This past Sunday’s edition of The New York Times (June 30) ran a story called “A Favorite Son of Gettysburg” in the sports section – an appropriate feature the day before the 150th anniversary of the great Civil War battle. What stood out for me was the very first sentence that included the statement: “…the turning point in the Civil War….” about the 1863 battle around the small Pennsylvania town of Gettysburg.

According to this article, Gettysburg was the turning point, not just one of the important battles that eventually led to the North’s victory. I’ve seen statements similar to this about Gettysburg in other newspapers, in books and online and this assumption about Gettysburg is simply wrong.

I know, I know, it’s shocking that many professional writers do not do proper research before they communicate inaccurate information. It is just easier and simpler to say that Gettysburg was the turning point of the Civil War.

Gettysburg was an important battle, but it was not the turning point for the Civil War.

So what was?

I do not think that any one single battle or event can be designated as the turning point from which one side lost or won the Civil War. It took the cumulative effects of:

  1. Four years of many small and large battlefield victories by Federal forces, with the resulting loss of Southern territory;
  2. The blockade of Southern ports and destruction of the South’s economy;
  3. The overwhelming numbers of people and industrial advantages of the North;
  4. The political acumen of President Lincoln to create and maintain a coalition to pursue four years of bloody conflict and still win re-election in a Union of Northern states where war weariness and disaffection bred significant opposition to “Mr. Lincoln’s war.”

There were two important battles in the Eastern Theater, and in a series of two blog posts I will explain why I believe that Gettysburg is probably the most famous but not the most important.

From July of 1861 to June 1863, the primary U.S. field army in the East won only one major battle against its Confederate opponents – at Antietam (or Sharpsburg) in Maryland in September of 1862. Even at Antietam, Robert E. Lee’s Army of Northern Virginia fought the U.S. Army of the Potomac to a draw before retreating across the Potomac River back into Virginia.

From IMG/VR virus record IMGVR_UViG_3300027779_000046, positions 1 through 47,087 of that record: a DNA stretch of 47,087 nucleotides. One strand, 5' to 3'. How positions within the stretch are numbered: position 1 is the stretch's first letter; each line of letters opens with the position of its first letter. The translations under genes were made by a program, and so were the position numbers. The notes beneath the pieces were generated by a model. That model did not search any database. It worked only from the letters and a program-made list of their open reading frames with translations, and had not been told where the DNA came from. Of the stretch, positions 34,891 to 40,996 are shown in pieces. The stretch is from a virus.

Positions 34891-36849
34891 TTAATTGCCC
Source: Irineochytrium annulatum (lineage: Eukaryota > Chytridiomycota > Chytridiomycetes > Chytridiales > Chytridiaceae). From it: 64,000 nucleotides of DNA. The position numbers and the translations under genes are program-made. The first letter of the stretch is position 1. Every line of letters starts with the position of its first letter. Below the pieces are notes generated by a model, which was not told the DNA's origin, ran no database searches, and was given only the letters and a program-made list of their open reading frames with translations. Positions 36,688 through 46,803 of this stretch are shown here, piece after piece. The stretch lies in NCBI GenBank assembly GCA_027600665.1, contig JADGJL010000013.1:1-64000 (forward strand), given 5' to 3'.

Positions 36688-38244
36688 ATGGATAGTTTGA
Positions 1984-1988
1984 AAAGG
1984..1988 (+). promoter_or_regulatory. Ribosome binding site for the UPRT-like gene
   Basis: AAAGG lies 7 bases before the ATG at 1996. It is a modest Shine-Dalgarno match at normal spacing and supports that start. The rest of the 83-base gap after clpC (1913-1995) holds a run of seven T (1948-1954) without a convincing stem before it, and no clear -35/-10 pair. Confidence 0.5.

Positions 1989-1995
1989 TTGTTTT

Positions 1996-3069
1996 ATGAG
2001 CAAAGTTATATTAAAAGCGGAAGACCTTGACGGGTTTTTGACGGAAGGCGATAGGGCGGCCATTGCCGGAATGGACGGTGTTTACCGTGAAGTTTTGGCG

While Antietam was not a spectacular Federal victory, it was enough for President Lincoln to issue his Emancipation Proclamation that freed slaves in states under rebellion (but not in loyal slave states), and allowed for recruitment of former slaves into the U.S. military (nearly 200,000 served).

Antietam therefore led to the greatest political advantage the North would attain as the Emancipation Proclamation effectively meant that Great Britain would not militarily intercede for the South (and without Great Britain, France also would not fight for slavery).

There were many people in the North, including a number of U.S. soldiers, who were not happy with the Emancipation Proclamation and did not want to fight to abolish slavery. However, while there was increasing political opposition to the “black” Republican administration of Lincoln, there were no large-scale desertions or resignations from the U.S. field armies due to the Proclamation.

Because of its political ramifications, Antietam is the most important single battle in the East because if Lee had won, it might have delayed the issuance of the Proclamation and perhaps obtained recognition of the Confederate States of America by Great Britain and France. This is a huge potential political swing because of victory or defeat in just one battle.

We’ll look more closely at Gettysburg in a separate post.

About the photo: Burnside’s Bridge over Antietam Creek saw the final Federal attack that nearly won the battle for the Army of the Potomac. Lee’s Confederate army retreated the next day, providing President Lincoln with a vital victory that enabled him to enact the Emancipation Proclamation.